(DOVER, Del.—Feb. 12, 2019)—The exhibit, “The Path to Freedom: A History of the Underground Railroad in Delaware,” will open with a series of special programs on Saturday, Feb. 23, 2019 at the New Castle Court House Museum located at 211 Delaware St.in New Castle, Del. Admission is free and open to the public.

Image from “The Path to Freedom: A History of the Underground Railroad in Delaware”
Image from “The Path to Freedom: A History of the Underground Railroad in Delaware”

The exhibit explores Delaware’s role in the clandestine network that transported American slaves to freedom including the true journey of the Hawkins family from bondage in Maryland, through Delaware, to freedom in Pennsylvania. Part II of the exhibit explores some of the challenges faced by Black Delawareans after the Civil War, and showcases Delaware trailblazers—including Jane Mitchell, “Judy” Johnson, Louis Redding and Lisa Blunt Rochester, among many others—who helped break racial and gender barriers.

Between 11 a.m. and 3 p.m. on Feb. 23, the museum will celebrate the exhibit opening with a series of activities including “Delaware Black History: Past and Present,” a lecture at 11 a.m. by Dr. James Newton, professor emeritus of Black American Studies at the University of Delaware; a 1 p.m. re-enactment of the 1848 trial of Thomas Garrett who was found guilty in aiding in the escape of the enslaved Hawkins family; and “Songs of a Faithful People” performed by Valerie Boyer at 2 p.m.

Dr. James Newton will speak at the New Castle Court House Museum on Feb. 23, 2019 as part of the opening of “The Path to Freedom: A History of the Underground Railroad in Delaware.”
Dr. James Newton will speak at the New Castle Court House Museum on Feb. 23, 2019 as part of the opening of “The Path to Freedom: A History of the Underground Railroad in Delaware.”

In addition, on Sunday, Feb. 24, the museum will present a 2 p.m. screening of “Whispers of Angels: A Story of the Underground Railroad,” an award-winning film that examines the firsthand efforts of Thomas Garrett, William Still and Harriet Tubman in helping to free American slaves. The film stars Ed Asner and Blair Underwood, and was filmed in New Castle and other Delaware sites. Admission is free. Note: A Jan. 24, 2019 press release distributed by the Division of Historical and Cultural Affairs incorrectly indicated that “Whispers of Angels” would be screened on Saturday, Feb. 24, 2019 at 2 p.m. The correct date is Sunday, Feb. 24, 2019 at 2 p.m.

“The Path to Freedom: A History of the Underground Railroad in Delaware” was created by the staff of the New Castle Court House Museum working together with the Division of Historical and Cultural Affairs’ Collections, Affiliates, Research and Exhibits (CARE) Team. The exhibit will be on display for an undetermined period of time. Museum operating-hours are Tuesdays through Saturdays, 10 a.m. to 4:30 p.m.; and Sundays, 1:30 to 4:30 p.m. Admission is free and open to the public. For additional information, call 302-323-4453.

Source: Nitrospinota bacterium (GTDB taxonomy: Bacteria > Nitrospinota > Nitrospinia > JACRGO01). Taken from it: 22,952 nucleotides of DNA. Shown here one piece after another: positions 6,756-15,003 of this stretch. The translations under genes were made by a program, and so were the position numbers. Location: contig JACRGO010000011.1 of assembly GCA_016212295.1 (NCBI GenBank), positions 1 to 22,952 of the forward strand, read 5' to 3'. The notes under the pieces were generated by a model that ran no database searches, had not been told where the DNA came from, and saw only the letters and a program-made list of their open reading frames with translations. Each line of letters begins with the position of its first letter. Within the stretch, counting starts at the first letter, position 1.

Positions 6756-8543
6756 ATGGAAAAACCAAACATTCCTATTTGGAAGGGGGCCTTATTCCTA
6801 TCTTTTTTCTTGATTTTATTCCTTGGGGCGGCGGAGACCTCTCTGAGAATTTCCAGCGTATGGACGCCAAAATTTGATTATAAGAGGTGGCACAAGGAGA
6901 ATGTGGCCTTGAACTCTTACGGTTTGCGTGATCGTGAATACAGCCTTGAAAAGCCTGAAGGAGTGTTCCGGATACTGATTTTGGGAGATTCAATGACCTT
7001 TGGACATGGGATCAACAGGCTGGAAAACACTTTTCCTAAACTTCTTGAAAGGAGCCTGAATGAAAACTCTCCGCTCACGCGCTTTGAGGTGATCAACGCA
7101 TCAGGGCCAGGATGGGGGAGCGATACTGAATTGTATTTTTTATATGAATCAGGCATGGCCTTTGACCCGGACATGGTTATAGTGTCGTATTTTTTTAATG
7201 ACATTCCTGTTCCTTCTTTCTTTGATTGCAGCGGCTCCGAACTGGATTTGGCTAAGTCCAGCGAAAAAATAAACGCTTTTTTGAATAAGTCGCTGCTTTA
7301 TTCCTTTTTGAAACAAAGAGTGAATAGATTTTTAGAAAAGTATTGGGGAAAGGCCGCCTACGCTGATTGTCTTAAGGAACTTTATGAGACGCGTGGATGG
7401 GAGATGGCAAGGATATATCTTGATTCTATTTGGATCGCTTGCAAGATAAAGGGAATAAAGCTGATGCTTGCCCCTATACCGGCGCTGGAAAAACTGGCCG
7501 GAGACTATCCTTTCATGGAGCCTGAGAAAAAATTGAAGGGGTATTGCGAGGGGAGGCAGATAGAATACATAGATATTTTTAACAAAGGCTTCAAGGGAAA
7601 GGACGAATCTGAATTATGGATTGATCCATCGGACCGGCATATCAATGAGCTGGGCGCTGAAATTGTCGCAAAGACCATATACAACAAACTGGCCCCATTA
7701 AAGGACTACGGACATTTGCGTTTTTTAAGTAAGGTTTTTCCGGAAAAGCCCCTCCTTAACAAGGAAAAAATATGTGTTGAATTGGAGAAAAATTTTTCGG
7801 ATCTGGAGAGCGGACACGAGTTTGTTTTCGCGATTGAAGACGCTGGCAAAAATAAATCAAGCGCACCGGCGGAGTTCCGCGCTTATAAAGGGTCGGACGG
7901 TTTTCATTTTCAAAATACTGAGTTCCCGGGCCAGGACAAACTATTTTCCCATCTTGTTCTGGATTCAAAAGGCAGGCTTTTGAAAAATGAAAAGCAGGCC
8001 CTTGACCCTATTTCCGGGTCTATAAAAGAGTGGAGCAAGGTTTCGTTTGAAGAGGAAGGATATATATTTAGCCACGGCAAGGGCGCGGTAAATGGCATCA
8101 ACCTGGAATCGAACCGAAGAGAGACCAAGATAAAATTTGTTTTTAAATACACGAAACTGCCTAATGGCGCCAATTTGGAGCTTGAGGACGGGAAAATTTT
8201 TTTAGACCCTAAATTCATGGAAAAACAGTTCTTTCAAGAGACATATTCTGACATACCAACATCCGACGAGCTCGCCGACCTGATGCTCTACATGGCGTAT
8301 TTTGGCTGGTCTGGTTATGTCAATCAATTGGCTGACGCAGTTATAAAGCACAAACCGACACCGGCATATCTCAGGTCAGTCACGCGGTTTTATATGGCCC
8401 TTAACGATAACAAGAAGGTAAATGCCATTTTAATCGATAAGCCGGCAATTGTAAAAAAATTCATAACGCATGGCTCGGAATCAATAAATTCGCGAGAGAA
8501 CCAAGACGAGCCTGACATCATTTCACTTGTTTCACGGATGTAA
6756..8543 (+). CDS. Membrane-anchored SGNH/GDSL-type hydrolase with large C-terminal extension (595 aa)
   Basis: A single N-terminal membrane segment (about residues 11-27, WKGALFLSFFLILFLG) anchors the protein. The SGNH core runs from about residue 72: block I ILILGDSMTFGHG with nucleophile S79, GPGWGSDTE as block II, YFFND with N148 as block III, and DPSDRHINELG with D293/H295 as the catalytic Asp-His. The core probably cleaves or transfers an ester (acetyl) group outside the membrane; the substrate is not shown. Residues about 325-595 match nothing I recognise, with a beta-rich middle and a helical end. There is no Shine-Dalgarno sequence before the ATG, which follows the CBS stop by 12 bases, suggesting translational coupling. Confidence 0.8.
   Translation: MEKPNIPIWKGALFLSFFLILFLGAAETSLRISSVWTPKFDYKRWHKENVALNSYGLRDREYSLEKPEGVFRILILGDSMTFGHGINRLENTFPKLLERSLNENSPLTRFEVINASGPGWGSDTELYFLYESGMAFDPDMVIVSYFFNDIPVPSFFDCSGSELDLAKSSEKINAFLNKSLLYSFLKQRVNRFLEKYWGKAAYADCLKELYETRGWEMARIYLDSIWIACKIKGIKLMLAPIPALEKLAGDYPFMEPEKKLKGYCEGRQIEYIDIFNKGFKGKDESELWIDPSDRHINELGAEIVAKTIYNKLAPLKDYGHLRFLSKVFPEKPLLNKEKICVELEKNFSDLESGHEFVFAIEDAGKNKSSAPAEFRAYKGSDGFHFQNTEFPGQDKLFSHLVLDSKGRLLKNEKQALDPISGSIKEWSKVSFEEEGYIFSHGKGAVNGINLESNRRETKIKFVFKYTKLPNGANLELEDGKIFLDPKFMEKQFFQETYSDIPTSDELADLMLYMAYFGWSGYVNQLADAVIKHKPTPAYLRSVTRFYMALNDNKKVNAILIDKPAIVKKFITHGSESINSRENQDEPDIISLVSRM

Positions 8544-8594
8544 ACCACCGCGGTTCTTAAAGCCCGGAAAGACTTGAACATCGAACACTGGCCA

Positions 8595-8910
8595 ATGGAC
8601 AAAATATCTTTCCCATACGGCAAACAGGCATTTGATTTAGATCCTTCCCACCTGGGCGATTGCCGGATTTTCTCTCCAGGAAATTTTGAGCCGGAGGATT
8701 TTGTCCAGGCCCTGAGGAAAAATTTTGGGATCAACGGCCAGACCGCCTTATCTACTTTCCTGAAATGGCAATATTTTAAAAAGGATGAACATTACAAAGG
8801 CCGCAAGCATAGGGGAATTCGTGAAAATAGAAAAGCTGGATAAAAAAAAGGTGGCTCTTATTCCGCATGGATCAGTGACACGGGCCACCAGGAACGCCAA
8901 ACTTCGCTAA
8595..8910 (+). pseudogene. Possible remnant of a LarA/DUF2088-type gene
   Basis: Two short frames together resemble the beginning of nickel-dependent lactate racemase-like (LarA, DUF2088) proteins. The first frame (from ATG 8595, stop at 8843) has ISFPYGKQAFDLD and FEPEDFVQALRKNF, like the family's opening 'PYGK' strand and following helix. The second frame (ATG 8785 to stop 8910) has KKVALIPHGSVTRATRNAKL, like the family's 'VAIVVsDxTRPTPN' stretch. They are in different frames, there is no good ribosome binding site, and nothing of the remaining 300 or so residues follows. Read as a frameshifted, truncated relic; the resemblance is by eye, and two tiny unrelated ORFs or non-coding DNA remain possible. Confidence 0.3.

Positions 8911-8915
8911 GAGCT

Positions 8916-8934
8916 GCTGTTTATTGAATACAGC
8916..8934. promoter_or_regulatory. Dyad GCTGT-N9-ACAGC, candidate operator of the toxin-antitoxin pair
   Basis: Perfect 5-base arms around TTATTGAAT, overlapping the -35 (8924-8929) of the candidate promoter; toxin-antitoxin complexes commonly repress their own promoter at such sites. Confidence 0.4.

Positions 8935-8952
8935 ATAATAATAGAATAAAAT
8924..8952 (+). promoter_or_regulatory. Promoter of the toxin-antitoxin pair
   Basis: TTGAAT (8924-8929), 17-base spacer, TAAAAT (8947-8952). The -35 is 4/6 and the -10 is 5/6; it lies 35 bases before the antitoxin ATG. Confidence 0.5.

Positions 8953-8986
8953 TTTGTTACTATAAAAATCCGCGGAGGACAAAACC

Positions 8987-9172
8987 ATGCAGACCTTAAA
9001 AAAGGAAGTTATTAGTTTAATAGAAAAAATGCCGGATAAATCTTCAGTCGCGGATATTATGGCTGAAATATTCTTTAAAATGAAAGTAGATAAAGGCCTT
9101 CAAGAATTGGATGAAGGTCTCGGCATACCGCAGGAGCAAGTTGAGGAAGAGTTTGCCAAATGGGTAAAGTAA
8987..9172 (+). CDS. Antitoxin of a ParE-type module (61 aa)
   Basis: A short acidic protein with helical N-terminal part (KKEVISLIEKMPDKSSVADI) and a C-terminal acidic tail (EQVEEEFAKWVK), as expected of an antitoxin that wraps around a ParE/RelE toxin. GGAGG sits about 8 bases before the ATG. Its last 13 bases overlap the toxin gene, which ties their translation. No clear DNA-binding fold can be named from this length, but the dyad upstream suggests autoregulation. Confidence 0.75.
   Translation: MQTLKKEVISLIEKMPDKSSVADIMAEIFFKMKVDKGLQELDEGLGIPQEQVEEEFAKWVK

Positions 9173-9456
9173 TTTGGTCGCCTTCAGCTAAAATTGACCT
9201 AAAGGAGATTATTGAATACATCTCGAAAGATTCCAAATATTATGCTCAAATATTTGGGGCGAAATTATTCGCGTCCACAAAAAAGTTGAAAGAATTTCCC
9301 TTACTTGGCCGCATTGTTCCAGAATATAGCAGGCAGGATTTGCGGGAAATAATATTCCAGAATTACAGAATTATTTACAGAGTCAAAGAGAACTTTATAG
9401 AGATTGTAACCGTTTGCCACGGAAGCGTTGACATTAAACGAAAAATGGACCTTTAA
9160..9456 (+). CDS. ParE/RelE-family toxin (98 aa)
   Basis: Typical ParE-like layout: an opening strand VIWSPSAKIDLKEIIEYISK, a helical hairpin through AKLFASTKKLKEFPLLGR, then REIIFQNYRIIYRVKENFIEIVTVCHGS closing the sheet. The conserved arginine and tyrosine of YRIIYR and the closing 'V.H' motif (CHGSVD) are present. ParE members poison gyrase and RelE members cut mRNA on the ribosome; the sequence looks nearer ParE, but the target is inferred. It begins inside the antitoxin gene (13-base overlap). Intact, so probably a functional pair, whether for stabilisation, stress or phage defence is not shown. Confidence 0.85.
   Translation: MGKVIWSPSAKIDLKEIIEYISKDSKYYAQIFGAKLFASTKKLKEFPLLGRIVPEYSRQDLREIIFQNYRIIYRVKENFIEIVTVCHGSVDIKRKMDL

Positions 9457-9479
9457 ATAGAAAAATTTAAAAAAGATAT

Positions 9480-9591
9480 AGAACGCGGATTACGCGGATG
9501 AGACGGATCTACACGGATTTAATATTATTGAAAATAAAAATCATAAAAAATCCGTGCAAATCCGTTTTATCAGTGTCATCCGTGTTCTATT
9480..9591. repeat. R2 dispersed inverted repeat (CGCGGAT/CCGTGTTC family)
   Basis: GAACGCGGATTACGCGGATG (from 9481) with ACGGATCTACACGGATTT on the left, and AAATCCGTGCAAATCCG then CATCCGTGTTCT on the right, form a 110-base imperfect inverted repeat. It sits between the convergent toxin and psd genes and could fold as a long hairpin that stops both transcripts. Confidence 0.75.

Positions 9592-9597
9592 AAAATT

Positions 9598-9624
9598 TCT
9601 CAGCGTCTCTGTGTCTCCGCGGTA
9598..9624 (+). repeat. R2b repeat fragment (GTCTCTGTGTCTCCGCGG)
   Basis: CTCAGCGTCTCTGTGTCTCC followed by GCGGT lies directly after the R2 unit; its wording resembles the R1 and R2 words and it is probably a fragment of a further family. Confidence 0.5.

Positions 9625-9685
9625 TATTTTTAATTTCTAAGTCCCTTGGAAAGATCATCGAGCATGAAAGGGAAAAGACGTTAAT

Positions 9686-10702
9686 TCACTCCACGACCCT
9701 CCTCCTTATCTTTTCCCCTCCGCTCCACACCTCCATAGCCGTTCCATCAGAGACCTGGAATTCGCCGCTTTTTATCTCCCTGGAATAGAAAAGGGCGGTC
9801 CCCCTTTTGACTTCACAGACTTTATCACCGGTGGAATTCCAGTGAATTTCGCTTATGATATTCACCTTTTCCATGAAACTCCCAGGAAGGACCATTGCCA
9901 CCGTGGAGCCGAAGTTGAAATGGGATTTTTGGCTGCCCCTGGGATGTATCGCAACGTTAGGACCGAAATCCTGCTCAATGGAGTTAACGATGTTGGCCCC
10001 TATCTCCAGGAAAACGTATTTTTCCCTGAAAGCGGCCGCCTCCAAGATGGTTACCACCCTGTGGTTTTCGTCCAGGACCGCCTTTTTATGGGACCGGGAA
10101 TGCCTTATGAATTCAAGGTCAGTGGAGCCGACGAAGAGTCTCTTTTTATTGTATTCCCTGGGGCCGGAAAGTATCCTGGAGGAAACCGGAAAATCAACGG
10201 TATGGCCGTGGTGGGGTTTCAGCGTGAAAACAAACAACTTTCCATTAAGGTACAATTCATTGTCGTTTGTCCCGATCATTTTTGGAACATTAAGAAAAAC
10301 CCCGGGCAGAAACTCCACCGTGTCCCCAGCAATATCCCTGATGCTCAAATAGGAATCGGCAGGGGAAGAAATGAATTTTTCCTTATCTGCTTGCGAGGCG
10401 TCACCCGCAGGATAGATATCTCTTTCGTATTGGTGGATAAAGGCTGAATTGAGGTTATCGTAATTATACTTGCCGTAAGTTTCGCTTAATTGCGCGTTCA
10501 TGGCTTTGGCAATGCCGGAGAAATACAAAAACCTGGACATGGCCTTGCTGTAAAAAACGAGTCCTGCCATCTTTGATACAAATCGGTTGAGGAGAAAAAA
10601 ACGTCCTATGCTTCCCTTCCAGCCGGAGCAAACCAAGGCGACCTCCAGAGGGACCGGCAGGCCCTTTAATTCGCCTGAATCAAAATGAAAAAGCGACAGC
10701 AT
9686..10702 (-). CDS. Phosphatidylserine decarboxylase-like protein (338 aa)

Constructed in 1732, the New Castle Court House is one of the oldest active court buildings in the United States and was Delaware’s first state capitol. Here, the Colonial Assembly passed the 1776 Separation Resolution creating the Delaware State. During its nearly 300 years of history, this landmark has played many pivotal roles in the political, social and commercial life of both New Castle and Delaware. The museum is a partner site in the First State National Historical Park.

New Castle Court House Museum
New Castle Court House Museum

The New Castle Court House Museum is administered by the Delaware Division of Historical and Cultural Affairs, an agency of the State of Delaware. The division enhances Delaware’s quality of life by preserving the state’s unique historical heritage, fostering community stability and economic vitality and providing educational programs and assistance to the general public on Delaware history. The division’s diverse array of services includes operation of five museums which are accredited by the American Alliance of Museums, administration of the State Historic Preservation Office, conservation of the state’s archaeological and historic-objects collections, operation of a conference center and management of historic properties across the state. Primary funding for division programs and services is provided by annual appropriations from the Delaware General Assembly and grants from the National Park Service, Department of the Interior, a federal agency. However, the contents and opinions expressed in the division’s programs and services do not necessarily reflect the views and policies of the Department of the Interior.

American Alliance of Museums logo
-End-

Contact:
Jim Yurasek
Delaware Division of Historical and Cultural Affairs
Phone: 302-739-7787
E-mail: Jim.Yurasek@delaware.gov
Web: http://history.delaware.gov